Kant's relevant phrasing is even harder for me to follow in the Transcendental Aesthetic, since he seems to have the formal intuition of space/spatial form of intuition as relational in some basic capacity, but as anteceding relationality in another (also basic) one. (Since he subtly distinguishes formal intuition from forms-of-intuition, perhaps space considered as a formal intuition is more/less relational than space as a form-of-intuition?) Regardless, I'm also having trouble reading Kant as saying that categories themselves are primarily/merely relational; he seems (to me) to say, "No," on one level, but, "Not quite," on another... So, I'm not sure any of this is especially pertinent to Conifold's observation.


EDIT:: TL;DR version: are the following (roughly) equivalent?

  1. (Kant) A is homogeneous with B.
  2. (Category theory) A is homomorphic to B.

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Daniel Sutherland (in Kant's Mathematical World) suggests, like you do ("per the Greek roots of -geneous and -morphism as "species/kind" and "form/shape," are there uses of homogeneity and homomorphism that invoke roughly equivalent concepts"), that Kant's terminology here derives from Greek mathematics and relates to genus/species trees. I, however, find the interpretation proposed by David J. Hyder, linking Kant's use of the term to Kästner (teacher of Gauss), more plausible, as it is known that Kant was profoundly influenced by people like Euler and Lambert (with who he corresponded, and to whom he planned to dedicate the first Critique) - and Kästner is closely related to these remarkable individuals.

What does homogeneous mean then? Sometimes, when Kant speaks of the relation of spontaneous representations (concepts) to sensible representations, he says that they're inhomogeneous. This means that there must be sensible representations which, as it were, represent the pure logical structure of the category sensibly. For example, successivity (one moment in time necessarily following another) sensibly represents causality. Kant calls these pure schemata. This is the case in two of your quotes.

If we're, however, speaking not of epistemology, but of mathematics, then homogeneity is a property of quantities whose aggregates are representable as numbers (i.e. linearly orderable). E.g. blue and red or sounds and colours are not homogeneous, but various shades of gray are. ("In Kant’s and Kästner’s terminology, number applies to aggregates that can be linearly ordered as whole composites, but which need not have intrinsic order" - D. Hyder, Kant on Time II, p. 527)


Regarding your second question, Kant of course was aware of various "pan-relationist" ideas, since he was originally taught by metaphysicians in the Leibnizian school. Kant in fact argues that, because space and time are relational structures, they must be ideal. The quote that you cite is exactly where he says it, closely following Leibniz. During the Kant-Eberhard controversy, Kant even says that his Critique in some sense reasserts many important points made by Leibniz regarding the relational character of space, time and sensation (for that see first chapters of R. Pippin's Kant's theory of form).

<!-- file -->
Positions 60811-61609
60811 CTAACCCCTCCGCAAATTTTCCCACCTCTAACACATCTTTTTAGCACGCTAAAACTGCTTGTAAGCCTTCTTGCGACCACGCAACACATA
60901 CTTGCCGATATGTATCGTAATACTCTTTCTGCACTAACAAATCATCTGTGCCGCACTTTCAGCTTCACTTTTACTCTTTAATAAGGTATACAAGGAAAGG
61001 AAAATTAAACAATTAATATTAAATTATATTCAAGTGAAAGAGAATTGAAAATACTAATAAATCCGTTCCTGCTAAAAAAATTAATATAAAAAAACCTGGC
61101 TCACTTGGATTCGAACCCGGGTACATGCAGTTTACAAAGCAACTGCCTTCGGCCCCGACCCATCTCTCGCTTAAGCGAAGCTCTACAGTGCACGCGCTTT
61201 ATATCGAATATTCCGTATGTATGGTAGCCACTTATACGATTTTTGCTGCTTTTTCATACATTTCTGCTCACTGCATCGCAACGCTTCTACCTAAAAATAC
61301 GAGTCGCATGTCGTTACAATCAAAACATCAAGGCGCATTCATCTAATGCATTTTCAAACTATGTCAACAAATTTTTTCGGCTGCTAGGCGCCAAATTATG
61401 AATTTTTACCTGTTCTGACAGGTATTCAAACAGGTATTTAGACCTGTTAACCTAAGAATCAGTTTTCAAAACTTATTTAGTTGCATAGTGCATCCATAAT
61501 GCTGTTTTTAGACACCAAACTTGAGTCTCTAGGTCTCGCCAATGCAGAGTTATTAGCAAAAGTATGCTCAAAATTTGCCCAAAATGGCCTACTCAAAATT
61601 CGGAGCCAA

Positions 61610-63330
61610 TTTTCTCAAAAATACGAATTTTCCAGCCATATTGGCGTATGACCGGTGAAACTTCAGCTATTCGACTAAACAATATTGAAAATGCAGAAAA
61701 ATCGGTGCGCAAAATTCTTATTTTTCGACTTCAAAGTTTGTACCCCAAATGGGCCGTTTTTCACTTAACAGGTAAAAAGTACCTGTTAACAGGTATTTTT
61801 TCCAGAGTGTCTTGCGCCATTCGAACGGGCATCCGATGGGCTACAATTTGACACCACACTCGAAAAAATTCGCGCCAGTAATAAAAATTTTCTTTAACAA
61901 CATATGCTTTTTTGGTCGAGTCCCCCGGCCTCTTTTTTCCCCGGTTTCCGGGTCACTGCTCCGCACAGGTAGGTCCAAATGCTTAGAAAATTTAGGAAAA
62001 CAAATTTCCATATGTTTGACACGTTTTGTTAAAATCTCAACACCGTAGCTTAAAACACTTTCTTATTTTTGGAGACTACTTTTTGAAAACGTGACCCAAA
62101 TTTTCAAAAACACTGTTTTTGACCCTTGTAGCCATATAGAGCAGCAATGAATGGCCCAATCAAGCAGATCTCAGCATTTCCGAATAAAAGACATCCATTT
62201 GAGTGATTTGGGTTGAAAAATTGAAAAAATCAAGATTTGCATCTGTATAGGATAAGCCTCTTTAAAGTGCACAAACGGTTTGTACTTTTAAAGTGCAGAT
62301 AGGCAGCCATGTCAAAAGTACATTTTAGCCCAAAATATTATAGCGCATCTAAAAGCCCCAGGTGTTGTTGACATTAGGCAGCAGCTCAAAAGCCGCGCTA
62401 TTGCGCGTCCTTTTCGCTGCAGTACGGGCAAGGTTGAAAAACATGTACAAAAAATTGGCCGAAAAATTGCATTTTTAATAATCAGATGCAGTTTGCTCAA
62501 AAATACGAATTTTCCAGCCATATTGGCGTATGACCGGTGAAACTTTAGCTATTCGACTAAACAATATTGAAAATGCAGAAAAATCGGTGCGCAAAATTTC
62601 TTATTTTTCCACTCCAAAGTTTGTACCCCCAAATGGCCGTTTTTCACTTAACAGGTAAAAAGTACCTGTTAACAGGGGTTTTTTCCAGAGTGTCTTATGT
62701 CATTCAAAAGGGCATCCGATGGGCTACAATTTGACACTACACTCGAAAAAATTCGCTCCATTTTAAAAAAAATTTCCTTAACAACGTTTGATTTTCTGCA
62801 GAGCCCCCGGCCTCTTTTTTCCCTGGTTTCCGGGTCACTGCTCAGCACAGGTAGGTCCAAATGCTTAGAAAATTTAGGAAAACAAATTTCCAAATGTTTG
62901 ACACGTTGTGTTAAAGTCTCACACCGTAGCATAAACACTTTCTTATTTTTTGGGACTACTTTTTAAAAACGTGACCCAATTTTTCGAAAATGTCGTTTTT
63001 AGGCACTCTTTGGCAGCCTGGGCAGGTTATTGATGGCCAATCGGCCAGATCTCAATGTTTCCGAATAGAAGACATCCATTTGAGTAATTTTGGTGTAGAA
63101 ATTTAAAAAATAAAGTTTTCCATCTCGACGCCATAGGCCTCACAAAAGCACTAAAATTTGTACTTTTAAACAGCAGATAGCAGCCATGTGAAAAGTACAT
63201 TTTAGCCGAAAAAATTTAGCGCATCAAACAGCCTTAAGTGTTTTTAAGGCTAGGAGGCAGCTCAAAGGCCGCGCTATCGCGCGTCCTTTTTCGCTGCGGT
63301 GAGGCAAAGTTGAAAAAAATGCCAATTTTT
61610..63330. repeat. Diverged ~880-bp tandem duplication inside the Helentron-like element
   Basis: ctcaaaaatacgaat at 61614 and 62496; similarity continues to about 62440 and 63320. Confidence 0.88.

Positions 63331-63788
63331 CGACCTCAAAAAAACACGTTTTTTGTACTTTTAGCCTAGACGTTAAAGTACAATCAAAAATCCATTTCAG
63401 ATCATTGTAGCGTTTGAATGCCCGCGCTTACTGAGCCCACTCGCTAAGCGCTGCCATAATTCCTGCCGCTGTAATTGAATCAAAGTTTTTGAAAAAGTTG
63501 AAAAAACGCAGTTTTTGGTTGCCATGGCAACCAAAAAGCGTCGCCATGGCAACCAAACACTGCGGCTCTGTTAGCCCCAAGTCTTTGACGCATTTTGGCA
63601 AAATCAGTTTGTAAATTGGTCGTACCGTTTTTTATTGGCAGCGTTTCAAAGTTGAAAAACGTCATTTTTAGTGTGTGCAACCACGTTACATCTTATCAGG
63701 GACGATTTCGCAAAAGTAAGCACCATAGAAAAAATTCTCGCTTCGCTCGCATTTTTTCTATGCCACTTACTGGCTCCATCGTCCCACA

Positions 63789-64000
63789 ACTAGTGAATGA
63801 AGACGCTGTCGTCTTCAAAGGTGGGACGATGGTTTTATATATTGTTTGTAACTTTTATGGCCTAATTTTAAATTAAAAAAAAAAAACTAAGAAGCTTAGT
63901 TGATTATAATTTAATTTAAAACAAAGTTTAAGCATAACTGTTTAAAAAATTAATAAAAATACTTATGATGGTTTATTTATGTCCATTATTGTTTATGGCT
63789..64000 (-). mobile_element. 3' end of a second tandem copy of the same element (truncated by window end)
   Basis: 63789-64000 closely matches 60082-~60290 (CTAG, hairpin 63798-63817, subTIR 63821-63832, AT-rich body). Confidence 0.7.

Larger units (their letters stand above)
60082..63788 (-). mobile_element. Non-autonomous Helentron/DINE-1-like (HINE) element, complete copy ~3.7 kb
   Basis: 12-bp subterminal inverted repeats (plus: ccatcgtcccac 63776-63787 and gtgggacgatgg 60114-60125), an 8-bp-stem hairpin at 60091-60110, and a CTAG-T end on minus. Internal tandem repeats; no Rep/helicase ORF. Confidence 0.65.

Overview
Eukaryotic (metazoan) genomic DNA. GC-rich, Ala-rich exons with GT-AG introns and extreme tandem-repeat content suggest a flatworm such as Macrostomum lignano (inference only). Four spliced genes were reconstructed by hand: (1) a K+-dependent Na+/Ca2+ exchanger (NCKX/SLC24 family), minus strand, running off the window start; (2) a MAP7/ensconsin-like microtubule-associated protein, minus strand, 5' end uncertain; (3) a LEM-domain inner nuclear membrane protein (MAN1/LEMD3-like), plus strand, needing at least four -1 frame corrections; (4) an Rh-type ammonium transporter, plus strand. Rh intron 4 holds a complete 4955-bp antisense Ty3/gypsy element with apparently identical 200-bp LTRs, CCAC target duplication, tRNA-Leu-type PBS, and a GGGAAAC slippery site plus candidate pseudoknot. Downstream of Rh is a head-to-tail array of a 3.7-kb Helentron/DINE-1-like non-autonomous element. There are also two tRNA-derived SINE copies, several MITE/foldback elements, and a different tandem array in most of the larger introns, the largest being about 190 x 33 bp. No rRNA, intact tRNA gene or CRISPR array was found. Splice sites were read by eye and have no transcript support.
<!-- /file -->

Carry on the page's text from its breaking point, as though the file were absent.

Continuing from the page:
I will just point out one thing: it is a common mistake to make when reading Kant to search for profound ideas where Kant simply uses terminology that he borrowed from other authors, but which nowadays isn't used commonly. The answer to most questions like "Did Kant anticipate x?" is: he did ancipate x insofar as he developed ideas from Lambert, Leibniz, Euler, Newton etc. which anticipate x. The manifestation of these influences is sometimes (but not always) terminological convergence between whoever works on x nowadays and Kant.

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  • If you can link to PDFs of the mentioned texts I’d appreciate it Commented Apr 18 at 11:50
  • @JuliusHamilton Which ones exactly? Commented Apr 18 at 12:37
  • All of them, but if you don’t want to, it’s ok, I can track some down myself. Thanks Commented Apr 18 at 13:29
  • @JuliusHamilton I think most of them are quite easy to find. Commented Apr 18 at 13:55
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I have nothing deep to say but I really like this question and I might be able to contribute a few small points.

But this seems like something of a throwaway historical grounding if one considers that Kant's (or Aristotle's) categories of ontology seem far removed from modern categories of sets, setoids, groups, groupoids, etc.

As far as I know, yes. There is no deep connection between the terminology of category theory and the original fields those terms came from. At least, there was none overtly intended. Category theory was invented by algebraic topologists who were trying to abstract very specific scenarios they were studying in I believe homological algebra. It was not initially philosophically motivated, and it was not initially intended as a “new foundations of mathematics”, as it became. I know Mac Lane explicitly says they borrowed the term “functor” from Carnap, but “category” is an everyday term and I do not think they would need to “consult with Kant” before deciding on its use. Mathematics is full of ultimately somewhat arbitrary terminology. The terminology does not always have “perfect conceptual presentation”. Similar to natural language, sometimes a term is originally used in one context, but it migrates to new contexts as the field itself evolves. There are probably good examples of names in math that are almost like historical accidents. I recently came across an argument that calling “open sets” “open” in topology is one such example.